HUNTSVILLE, Ala. — With 26 days to go before the general election on November 3, many people have already started submitting their absentee ballots across the country.
In some states, thousands of mail-in ballots were rejected in the primary elections. So how do Alabamians avoid that happening for the general election?
More Americans than ever are likely to cast a ballot by mail for the first time in this year’s presidential election. Though it sounds like it should be simple, if completed improperly, your ballot may be rejected.
In the primary elections held during the pandemic this year, rejection rates of returned absentee and mail-in ballots in five key battleground states ranged from a little under 1% to nearly 2%, according to CBS News.
So in the vast majority of cases, votes cast by mail are counted but that still leaves thousands of rejected ballots. Secretary of State John Merrill says that’s not surprising.
“Ballots are always rejected every election cycle because people either refuse or elect not to follow the directions,” said Merrill.
A missing signature, an unverified signature, or late arrival are the most common reasons for a ballot to be rejected, according to the U.S. Election Assistance Commission report from the 2016 election. In that election, 318,728 ballots — just under 1% of returned absentee ballots — were rejected across the country.
“If you choose not to complete all of the requirements that are on the application… For example, checking the excuse… Also when you sign it, you have to make sure you sign your name as required,” he said. “Now when you’re submitting your ballot, you have to make sure that you have two witnesses that sign or a notary that signs on your behalf.”
CBS News analyzed 2020 primary election data in Wisconsin, Michigan and Pennsylvania — three key states that determined the 2016 presidential election by fewer than 80,000 combined votes — and found the following rejection rates based on data from state election officials:
- Wisconsin: 22,401 ballots rejected of 1,182,201 absentee ballots returned, 1.9%. The 2016 election was decided by 22,748 votes. *This does not account for rejections marked as “superseding ballot returned.”
- Michigan: 6,606 ballots rejected of 876,060 absentee ballots returned, 0.8%. The 2016 election was decided by 10,704 votes. *This does not account for voters who had their absentee ballots rejected because they voted at the polls.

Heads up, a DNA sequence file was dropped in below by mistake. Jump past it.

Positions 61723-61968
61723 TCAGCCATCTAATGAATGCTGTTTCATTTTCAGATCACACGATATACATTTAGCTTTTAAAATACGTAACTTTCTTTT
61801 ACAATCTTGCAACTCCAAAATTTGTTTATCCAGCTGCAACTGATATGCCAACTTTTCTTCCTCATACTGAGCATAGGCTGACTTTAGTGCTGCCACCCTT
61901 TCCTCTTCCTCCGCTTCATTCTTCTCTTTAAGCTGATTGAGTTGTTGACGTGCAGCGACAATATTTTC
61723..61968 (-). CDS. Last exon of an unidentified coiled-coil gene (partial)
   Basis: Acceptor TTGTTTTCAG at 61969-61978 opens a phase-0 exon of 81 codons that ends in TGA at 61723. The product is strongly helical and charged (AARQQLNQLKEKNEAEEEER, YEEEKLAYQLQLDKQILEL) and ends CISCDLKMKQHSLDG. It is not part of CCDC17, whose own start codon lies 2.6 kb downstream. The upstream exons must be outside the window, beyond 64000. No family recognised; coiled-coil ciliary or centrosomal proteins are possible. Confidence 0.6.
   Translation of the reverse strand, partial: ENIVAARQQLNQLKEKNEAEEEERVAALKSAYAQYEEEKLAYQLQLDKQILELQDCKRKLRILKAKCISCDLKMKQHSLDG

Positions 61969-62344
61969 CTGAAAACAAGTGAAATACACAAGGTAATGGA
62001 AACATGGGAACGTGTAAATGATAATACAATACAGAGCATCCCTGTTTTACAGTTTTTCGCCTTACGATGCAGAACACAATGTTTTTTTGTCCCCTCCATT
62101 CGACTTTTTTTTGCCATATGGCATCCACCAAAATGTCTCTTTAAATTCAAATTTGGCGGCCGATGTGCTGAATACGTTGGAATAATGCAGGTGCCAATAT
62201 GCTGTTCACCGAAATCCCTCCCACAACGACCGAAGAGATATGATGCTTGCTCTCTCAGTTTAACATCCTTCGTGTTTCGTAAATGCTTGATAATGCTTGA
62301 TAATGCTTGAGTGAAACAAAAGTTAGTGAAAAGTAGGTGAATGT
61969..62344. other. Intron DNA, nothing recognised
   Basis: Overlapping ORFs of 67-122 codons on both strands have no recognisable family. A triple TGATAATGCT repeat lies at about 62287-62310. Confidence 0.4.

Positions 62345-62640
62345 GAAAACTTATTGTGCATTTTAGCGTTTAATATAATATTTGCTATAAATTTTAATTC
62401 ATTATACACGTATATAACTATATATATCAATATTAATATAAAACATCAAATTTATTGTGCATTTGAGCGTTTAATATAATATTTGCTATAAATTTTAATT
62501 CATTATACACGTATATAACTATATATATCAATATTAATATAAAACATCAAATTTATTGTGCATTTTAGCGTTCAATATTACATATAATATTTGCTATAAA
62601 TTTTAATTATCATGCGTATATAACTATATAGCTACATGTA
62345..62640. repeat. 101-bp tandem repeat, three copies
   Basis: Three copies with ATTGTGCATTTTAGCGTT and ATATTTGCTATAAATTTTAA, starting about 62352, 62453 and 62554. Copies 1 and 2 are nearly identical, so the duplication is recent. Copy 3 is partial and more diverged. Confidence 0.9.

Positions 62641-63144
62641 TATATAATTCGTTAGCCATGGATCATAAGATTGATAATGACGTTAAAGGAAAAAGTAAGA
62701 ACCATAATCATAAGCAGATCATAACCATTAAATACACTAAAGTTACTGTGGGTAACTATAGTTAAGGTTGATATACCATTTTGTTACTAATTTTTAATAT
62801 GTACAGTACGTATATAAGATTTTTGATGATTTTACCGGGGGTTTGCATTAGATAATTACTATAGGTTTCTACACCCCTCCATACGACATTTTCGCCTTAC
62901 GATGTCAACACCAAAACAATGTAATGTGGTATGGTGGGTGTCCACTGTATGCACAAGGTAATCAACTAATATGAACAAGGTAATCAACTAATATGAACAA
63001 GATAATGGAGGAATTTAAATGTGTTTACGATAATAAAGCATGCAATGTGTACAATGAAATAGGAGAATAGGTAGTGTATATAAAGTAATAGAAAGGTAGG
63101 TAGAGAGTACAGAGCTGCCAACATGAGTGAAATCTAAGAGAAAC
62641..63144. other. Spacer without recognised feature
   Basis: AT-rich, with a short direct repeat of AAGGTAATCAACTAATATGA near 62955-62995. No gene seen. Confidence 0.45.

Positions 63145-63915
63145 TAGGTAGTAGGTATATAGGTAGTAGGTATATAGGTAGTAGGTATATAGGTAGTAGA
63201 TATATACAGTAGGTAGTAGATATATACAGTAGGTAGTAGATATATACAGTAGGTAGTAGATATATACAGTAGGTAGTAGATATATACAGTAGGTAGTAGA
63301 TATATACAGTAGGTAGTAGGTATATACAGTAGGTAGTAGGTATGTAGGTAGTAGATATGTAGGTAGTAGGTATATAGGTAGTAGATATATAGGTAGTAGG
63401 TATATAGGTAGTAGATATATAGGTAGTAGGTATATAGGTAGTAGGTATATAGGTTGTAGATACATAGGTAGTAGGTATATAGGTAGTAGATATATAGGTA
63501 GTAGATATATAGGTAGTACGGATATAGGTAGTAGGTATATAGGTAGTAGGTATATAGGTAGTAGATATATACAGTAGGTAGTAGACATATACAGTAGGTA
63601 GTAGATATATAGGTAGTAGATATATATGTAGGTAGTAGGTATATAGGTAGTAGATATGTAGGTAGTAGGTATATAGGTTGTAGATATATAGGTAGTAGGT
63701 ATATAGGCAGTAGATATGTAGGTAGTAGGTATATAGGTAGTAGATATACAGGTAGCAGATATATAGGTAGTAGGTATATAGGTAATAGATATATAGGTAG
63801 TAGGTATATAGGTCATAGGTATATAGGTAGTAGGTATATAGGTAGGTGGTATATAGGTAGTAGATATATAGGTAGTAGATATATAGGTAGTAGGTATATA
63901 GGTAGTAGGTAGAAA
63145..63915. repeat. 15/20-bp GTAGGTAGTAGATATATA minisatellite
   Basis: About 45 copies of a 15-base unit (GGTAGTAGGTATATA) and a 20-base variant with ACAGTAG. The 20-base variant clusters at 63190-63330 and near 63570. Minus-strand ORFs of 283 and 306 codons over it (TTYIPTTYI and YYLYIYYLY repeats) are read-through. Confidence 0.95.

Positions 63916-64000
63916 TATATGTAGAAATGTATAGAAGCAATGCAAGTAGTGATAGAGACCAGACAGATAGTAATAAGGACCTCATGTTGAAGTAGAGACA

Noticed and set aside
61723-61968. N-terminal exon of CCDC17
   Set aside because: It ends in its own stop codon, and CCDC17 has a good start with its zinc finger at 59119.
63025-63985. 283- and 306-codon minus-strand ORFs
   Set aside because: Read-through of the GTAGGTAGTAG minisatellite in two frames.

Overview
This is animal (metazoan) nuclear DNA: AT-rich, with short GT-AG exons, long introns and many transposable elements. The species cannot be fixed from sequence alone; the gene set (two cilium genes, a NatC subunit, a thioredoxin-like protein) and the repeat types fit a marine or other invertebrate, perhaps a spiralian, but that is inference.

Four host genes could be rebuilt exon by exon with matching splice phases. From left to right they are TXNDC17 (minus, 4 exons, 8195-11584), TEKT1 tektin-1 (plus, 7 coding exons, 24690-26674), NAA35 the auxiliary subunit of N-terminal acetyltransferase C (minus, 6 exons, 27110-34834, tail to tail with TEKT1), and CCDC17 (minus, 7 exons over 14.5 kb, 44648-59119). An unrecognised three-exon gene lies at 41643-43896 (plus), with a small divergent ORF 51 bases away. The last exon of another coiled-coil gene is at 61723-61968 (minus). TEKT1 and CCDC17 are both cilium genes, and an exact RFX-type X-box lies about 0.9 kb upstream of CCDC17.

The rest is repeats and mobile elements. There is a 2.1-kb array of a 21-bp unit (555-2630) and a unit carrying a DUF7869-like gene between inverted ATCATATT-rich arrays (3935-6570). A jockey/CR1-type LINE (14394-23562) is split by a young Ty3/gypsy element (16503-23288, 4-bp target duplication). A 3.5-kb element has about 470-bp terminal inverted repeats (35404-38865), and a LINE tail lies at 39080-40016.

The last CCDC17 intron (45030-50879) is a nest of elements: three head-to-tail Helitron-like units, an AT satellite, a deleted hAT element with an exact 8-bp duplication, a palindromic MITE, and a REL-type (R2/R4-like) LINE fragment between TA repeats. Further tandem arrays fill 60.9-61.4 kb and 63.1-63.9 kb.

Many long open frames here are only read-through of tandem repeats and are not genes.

- Pennsylvania: 26,594 ballots rejected out of 1,486,143 absentee ballots returned, 1.8%. The 2016 election was decided by 44,292 votes. *This does not account for rejected ballots marked as “label canceled,” “replaced,” or “vote canceled” (which includes voters who cast in-person votes, thus voiding an absentee ballot)
CBS News also analyzed data from the June 2020 primary in Georgia, an emerging battleground state, and found at least 11,000 mail-in ballots were rejected, out of more than 1.1 million returned mail ballots, based on the most recent data from the Georgia Secretary of State’s website.
What if there is an issue with your ballot? Well, 45 states allow you to track your ballot and Alabama is one of them. Merrill says the steps are simple:
- Visit alabamavotes.gov
- Click the ‘Absentee Voting‘ icon
- Click ‘Track the status of your absentee ballot.‘
“Once you track the status of your ballot… It will tell you when your absentee application has been received,” said Merrill.
If you submit an absentee ballot, Merrill says you should not have to show up to the polls on Nov. 3 unless there is a reason.
“If for some reason you believe that your ballot was not received and it’s not reflected on the tracker, of course you could show up and vote in person on Election Day, but you would have to cast a provisional ballot and when you cast a provisional ballot and your absentee ballot arrives in time, the provisional vote would not count. If it does not arrive in time, then you’ll know your provisional ballot did count for the candidate of your choice.”
The deadline to apply for an absentee ballot is Oct. 29.